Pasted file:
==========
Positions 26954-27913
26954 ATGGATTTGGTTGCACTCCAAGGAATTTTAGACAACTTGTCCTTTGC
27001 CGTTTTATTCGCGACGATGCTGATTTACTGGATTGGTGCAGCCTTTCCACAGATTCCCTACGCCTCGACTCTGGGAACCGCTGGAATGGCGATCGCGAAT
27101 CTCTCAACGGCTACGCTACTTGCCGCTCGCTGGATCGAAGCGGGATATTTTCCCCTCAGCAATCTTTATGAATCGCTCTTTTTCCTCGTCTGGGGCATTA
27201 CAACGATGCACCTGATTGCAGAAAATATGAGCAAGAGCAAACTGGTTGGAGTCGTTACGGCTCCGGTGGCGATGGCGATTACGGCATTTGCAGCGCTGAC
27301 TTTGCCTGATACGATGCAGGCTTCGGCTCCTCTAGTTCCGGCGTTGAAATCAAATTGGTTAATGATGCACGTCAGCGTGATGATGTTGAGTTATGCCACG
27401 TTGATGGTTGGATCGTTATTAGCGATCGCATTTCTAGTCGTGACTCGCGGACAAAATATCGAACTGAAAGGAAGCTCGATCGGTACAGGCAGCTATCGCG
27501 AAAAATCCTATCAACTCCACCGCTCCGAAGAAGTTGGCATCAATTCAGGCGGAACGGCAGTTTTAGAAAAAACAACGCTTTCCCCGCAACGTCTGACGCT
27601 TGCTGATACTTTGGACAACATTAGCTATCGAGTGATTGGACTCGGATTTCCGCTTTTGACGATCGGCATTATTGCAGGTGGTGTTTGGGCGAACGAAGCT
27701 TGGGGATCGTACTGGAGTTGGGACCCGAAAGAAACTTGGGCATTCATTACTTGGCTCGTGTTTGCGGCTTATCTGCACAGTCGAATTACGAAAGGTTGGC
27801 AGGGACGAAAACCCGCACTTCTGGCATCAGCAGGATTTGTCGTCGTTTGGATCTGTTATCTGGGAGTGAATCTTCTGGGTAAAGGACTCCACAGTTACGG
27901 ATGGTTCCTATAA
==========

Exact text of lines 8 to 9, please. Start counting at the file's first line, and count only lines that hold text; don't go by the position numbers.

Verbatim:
27501 AAAAATCCTATCAACTCCACCGCTCCGAAGAAGTTGGCATCAATTCAGGCGGAACGGCAGTTTTAGAAAAAACAACGCTTTCCCCGCAACGTCTGACGCT
27601 TGCTGATACTTTGGACAACATTAGCTATCGAGTGATTGGACTCGGATTTCCGCTTTTGACGATCGGCATTATTGCAGGTGGTGTTTGGGCGAACGAAGCT